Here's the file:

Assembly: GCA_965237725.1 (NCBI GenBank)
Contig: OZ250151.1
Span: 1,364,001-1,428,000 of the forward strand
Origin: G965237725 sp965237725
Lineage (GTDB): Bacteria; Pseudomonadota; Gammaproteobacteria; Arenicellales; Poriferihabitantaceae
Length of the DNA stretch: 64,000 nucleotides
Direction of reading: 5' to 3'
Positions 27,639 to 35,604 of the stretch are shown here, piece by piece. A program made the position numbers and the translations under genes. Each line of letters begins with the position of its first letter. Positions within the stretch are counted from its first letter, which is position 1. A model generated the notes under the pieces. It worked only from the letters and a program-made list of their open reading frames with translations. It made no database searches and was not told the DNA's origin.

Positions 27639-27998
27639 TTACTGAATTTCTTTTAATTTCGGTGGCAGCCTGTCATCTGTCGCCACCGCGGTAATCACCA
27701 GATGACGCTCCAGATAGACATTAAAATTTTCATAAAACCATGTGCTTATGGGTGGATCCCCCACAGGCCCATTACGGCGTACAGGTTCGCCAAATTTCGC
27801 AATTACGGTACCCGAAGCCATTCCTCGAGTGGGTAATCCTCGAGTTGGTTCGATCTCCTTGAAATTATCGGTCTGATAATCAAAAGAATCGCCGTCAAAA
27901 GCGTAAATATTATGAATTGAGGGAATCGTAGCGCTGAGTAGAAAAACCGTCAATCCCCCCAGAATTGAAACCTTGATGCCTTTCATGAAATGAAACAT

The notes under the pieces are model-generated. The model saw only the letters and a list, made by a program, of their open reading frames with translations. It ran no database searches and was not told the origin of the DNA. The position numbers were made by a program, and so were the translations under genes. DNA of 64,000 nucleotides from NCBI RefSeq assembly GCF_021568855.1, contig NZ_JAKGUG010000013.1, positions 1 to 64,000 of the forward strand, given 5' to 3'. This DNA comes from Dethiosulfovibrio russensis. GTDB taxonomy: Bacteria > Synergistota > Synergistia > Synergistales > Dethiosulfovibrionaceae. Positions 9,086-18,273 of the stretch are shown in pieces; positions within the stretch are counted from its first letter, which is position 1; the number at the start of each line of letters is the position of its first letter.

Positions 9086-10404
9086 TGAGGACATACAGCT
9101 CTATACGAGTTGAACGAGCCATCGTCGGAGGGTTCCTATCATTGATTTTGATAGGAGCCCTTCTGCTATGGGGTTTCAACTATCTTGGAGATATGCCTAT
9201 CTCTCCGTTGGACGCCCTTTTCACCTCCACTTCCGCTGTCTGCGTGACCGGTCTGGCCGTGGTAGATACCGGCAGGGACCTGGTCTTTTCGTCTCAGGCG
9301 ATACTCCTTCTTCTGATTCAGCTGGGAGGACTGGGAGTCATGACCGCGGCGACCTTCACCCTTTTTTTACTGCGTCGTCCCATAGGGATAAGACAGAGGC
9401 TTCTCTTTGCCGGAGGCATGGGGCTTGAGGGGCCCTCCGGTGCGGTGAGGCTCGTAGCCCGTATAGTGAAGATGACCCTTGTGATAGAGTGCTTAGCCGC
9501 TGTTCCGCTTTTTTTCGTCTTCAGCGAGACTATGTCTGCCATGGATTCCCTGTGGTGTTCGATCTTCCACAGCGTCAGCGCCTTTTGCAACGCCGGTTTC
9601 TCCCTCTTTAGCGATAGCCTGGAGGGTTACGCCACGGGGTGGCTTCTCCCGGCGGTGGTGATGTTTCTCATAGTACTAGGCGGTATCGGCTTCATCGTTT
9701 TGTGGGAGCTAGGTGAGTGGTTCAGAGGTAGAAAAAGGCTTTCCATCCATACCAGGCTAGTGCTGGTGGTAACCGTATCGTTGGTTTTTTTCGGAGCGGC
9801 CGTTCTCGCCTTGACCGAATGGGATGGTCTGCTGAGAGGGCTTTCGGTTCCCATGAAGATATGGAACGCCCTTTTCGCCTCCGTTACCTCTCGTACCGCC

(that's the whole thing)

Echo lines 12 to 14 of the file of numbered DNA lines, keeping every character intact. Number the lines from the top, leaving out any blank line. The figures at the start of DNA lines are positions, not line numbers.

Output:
27801 AATTACGGTACCCGAAGCCATTCCTCGAGTGGGTAATCCTCGAGTTGGTTCGATCTCCTTGAAATTATCGGTCTGATAATCAAAAGAATCGCCGTCAAAA
27901 GCGTAAATATTATGAATTGAGGGAATCGTAGCGCTGAGTAGAAAAACCGTCAATCCCCCCAGAATTGAAACCTTGATGCCTTTCATGAAATGAAACAT

The notes under the pieces are model-generated. The model saw only the letters and a list, made by a program, of their open reading frames with translations. It ran no database searches and was not told the origin of the DNA. The position numbers were made by a program, and so were the translations under genes. DNA of 64,000 nucleotides from NCBI RefSeq assembly GCF_021568855.1, contig NZ_JAKGUG010000013.1, positions 1 to 64,000 of the forward strand, given 5' to 3'. This DNA comes from Dethiosulfovibrio russensis. GTDB taxonomy: Bacteria > Synergistota > Synergistia > Synergistales > Dethiosulfovibrionaceae. Positions 9,086-18,273 of the stretch are shown in pieces; positions within the stretch are counted from its first letter, which is position 1; the number at the start of each line of letters is the position of its first letter.